If you find yourself displaying these behaviours, going cold turkey is only one viable solution. However, if you don’t want to lose your favourite hobby, there are many other things you can do to regain control over your gaming habits and more importantly your life, without resorting to the nuclear option. 

  • Monitoring and regulating- Structure and routine are integral when attempting to change your behaviour. Allocate a time window for playing, I would suggest 2-3 hours initially, then you can attempt to reduce this time or even go a whole day without gaming. I would also suggest prioritising your essential activities before your game time slot. Completing your work, homework, and chores such as cooking and cleaning. Once all the necessities of life are complete, you’ll find yourself enjoying your gaming hours even more, guilt-free.

  • Explore other hobbies- The aspects of gaming that attract users, such as a sense of achievement, problem solving, acknowledgement of skill, progression and many others, are also the foundations of numerous recreational activities. Finding a new hobby can give you that satisfaction you get from playing, while also potentially increasing your physical activity, social interactions and skill development, depending on the activity you’ve chosen of course.

  • Dopamine detox- Dopamine is a neurotransmitter in our brain that regulates feelings of pleasure. Excessive video gaming can cause you to develop a tolerance. This is the same with any activity that invokes pleasure, hence the saying ‘too much of a good thing’. To detox, you will need to remove gaming, gambling, social media and other contexts that stimulate a feeling of anticipating positive or negative feedback. Activities such as reading a book, painting or crafts more broadly can be good alternatives. It usually takes around 2 weeks to normalise your dopamine levels. But, why stop at 2 weeks? If you’re feeling a lot better, see how long you can go.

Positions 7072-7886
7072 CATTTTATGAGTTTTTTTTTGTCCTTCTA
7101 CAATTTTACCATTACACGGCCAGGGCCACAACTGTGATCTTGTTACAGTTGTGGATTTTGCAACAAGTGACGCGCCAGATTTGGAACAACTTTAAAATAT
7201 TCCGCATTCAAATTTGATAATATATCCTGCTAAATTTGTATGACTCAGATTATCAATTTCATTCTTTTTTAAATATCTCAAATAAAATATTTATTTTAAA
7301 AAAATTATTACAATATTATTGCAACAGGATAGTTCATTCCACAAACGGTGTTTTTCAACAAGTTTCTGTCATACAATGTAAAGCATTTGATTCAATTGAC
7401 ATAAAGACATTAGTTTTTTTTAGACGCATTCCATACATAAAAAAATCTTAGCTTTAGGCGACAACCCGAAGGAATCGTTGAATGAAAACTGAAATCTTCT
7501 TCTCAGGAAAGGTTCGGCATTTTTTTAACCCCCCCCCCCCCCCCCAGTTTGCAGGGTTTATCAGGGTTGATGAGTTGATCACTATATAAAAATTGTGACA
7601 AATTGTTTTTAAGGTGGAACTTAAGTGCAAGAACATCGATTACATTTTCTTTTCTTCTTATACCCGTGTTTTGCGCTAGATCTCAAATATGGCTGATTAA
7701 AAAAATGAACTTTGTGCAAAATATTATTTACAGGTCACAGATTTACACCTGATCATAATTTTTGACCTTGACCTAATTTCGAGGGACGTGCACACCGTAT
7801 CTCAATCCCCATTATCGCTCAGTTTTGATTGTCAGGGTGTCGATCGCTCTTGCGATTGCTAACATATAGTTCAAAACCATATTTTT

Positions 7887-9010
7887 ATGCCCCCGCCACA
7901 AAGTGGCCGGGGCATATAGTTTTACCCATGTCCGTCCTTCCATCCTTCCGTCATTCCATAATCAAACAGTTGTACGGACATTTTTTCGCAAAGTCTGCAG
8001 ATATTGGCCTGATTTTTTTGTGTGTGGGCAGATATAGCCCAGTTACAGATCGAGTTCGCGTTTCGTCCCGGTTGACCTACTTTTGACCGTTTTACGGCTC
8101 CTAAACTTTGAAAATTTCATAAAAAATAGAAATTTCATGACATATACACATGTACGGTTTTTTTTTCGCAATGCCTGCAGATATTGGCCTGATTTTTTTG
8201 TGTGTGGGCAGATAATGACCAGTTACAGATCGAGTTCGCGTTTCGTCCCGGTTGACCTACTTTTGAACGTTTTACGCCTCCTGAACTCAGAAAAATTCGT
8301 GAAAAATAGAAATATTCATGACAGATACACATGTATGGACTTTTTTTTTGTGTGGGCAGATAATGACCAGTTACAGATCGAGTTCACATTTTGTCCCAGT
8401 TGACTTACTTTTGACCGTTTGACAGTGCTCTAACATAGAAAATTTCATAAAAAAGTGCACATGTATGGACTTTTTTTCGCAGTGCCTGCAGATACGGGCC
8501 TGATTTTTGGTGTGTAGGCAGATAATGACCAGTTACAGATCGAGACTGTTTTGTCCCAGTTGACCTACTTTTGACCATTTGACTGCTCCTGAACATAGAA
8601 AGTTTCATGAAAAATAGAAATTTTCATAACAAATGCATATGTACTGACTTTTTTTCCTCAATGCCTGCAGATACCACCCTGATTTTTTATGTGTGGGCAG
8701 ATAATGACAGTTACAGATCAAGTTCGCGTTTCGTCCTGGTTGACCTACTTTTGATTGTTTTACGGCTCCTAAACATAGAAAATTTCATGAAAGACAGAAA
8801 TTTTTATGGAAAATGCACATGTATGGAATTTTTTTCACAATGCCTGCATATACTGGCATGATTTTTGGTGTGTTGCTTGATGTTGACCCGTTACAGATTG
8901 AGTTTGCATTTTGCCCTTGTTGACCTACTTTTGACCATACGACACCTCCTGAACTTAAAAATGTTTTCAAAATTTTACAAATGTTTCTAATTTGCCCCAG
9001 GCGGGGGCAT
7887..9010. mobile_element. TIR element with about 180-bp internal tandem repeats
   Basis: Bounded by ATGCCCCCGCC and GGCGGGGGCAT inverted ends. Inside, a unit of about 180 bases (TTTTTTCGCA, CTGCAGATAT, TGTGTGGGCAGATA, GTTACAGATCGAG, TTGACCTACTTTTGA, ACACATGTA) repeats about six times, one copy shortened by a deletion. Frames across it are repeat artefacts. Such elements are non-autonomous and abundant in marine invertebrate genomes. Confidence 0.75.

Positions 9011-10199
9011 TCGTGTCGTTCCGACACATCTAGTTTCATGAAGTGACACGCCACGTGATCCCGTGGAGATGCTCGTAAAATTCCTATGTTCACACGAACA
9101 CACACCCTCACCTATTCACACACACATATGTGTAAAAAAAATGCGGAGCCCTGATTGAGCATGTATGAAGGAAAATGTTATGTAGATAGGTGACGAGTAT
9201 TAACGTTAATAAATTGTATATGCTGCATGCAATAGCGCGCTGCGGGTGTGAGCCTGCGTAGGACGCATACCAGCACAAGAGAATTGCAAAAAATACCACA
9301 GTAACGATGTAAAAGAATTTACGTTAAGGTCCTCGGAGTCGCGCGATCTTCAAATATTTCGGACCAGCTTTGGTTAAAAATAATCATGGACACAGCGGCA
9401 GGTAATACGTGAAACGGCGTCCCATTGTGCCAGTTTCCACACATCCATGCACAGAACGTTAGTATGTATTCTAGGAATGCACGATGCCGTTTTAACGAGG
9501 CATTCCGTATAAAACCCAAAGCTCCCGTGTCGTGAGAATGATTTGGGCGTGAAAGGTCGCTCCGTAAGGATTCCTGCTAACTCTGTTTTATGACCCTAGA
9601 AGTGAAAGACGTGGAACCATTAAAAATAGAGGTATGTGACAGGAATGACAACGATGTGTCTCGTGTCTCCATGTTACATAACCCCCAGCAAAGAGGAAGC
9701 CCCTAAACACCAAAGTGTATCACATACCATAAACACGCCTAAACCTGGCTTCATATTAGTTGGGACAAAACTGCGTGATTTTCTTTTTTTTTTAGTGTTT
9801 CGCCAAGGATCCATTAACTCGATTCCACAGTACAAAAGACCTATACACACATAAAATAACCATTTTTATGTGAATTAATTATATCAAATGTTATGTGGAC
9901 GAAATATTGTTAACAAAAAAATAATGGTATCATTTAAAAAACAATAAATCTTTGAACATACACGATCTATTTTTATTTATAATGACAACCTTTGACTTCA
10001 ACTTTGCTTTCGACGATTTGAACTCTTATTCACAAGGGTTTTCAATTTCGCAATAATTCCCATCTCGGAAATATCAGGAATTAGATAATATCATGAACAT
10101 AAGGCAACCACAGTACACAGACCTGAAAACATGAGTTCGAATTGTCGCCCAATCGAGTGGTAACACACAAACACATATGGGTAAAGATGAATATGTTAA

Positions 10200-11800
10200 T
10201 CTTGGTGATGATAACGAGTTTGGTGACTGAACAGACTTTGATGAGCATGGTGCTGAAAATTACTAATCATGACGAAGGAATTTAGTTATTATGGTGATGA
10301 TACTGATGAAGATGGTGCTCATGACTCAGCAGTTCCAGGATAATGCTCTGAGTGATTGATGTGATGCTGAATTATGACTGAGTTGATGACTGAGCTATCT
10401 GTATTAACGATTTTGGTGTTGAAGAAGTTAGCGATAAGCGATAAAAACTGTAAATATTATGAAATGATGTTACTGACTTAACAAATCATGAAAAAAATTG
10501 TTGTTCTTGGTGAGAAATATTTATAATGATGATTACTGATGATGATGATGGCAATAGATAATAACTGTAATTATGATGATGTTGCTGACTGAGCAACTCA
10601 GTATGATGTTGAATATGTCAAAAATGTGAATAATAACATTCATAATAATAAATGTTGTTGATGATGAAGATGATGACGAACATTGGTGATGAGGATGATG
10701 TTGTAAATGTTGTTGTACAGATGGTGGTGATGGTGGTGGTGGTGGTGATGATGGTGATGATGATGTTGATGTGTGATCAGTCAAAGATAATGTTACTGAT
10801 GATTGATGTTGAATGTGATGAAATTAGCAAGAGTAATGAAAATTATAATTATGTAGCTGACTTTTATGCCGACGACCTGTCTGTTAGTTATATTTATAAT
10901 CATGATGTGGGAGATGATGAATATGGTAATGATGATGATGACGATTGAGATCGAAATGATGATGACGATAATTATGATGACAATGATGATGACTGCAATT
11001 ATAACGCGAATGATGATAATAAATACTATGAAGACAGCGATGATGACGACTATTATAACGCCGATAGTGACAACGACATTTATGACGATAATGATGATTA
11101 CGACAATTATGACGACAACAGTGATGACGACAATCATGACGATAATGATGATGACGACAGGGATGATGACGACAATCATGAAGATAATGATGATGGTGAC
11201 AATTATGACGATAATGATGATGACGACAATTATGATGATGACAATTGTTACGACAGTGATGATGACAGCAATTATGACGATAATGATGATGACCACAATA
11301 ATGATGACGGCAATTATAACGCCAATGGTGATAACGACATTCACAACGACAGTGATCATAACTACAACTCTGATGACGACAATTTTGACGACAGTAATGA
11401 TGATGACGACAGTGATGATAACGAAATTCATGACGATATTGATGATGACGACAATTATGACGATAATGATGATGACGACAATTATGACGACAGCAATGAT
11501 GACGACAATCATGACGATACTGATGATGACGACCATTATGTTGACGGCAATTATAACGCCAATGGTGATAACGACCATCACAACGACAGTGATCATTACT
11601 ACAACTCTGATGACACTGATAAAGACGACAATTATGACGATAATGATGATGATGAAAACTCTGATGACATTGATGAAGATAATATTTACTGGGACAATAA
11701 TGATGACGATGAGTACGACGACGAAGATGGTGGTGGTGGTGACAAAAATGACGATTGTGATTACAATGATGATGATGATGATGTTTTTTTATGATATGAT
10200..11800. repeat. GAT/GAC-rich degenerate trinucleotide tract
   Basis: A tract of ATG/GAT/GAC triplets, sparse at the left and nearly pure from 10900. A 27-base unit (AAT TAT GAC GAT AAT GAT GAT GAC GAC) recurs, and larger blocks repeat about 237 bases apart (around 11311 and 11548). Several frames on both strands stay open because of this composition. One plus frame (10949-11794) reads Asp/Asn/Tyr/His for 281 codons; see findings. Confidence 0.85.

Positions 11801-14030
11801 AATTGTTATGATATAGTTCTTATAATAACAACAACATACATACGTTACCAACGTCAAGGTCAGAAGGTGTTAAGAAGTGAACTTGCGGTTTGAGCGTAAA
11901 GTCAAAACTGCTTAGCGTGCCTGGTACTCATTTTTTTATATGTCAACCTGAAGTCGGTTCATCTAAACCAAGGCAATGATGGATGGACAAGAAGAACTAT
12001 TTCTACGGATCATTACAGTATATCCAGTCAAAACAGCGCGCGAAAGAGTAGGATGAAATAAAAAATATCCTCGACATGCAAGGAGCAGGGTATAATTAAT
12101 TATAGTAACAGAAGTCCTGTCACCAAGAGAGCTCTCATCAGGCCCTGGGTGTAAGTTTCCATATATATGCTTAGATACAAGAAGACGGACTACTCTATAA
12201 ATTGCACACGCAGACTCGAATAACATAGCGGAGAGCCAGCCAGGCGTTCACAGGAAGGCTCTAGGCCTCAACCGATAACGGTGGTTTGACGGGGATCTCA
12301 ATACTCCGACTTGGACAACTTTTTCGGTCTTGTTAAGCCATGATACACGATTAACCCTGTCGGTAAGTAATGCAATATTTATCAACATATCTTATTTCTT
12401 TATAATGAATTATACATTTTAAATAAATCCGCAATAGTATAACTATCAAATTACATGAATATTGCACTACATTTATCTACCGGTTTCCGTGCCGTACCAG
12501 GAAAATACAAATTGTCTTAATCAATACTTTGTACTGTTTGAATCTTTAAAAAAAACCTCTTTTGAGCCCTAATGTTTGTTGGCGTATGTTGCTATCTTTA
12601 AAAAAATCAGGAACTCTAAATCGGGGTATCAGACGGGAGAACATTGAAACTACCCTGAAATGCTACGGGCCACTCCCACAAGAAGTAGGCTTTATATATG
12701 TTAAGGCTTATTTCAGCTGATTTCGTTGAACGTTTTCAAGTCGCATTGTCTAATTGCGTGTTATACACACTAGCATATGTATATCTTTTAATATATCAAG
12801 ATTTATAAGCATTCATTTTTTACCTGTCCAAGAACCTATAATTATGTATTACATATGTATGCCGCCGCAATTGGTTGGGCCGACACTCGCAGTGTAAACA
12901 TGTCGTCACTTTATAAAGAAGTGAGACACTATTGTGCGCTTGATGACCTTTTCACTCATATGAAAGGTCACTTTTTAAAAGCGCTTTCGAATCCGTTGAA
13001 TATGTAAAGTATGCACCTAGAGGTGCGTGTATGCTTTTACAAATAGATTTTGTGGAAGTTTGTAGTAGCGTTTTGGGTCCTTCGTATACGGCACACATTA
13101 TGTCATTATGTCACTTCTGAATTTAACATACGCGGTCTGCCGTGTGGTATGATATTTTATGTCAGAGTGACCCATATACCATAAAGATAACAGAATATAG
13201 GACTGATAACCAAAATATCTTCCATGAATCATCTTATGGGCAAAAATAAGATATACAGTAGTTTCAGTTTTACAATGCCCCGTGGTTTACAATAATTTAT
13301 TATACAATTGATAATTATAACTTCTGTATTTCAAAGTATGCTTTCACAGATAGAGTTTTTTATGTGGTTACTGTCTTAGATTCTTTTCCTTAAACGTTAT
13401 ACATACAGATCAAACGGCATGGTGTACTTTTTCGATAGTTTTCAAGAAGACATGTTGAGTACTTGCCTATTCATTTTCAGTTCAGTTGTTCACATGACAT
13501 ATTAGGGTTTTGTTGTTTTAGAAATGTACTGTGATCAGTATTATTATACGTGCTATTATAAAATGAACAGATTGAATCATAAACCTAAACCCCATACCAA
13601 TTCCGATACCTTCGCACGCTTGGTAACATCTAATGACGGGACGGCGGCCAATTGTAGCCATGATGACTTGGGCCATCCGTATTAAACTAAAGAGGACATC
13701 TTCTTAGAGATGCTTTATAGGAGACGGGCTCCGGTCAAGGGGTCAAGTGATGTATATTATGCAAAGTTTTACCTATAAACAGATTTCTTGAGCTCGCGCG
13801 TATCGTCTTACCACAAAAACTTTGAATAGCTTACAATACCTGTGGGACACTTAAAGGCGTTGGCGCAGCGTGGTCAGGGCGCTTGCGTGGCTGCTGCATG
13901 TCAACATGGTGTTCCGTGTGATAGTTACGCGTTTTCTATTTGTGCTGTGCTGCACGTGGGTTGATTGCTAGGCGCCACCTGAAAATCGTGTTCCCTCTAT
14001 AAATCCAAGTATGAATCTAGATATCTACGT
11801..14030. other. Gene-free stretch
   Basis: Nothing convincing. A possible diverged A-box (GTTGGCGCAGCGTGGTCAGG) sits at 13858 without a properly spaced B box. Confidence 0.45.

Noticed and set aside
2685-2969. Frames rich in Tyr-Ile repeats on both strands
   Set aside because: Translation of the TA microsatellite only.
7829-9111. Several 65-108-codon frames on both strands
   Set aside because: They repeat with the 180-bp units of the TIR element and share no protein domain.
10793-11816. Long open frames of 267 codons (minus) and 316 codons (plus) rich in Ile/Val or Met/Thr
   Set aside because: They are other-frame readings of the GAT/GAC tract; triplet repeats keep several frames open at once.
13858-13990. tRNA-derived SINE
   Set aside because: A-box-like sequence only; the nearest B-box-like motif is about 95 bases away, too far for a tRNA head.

Party up!

Changing your own behaviour can be a lonely and exhausting process. The motivation to do it needs to come from within, attempting to change yourself because of external influencers usually results in a relapse.

However, this doesn’t mean that you can’t include people in the process, you could encourage a friend or relative to also walk this path with you, or ask them to help you monitor your own behaviour. Dopamine detoxes are also much more effective and successful if you do them with others. If you’re quitting video games altogether, having an extra set of eyes to keep tabs on you could help, especially if you are experiencing withdrawal from gaming. 

Realising the premise of your relationship with video games is the first stage to making a positive change. Understanding the reasons why you’ve become reliant on games is the second. Once you understand the ‘why factor’, the next course of action- will be entirely up to you.

Changing your life can be a challenging experience. If you’re looking for more information about how to stop gaming or would like FREE help and support, our network of psychological first aiders are here to help.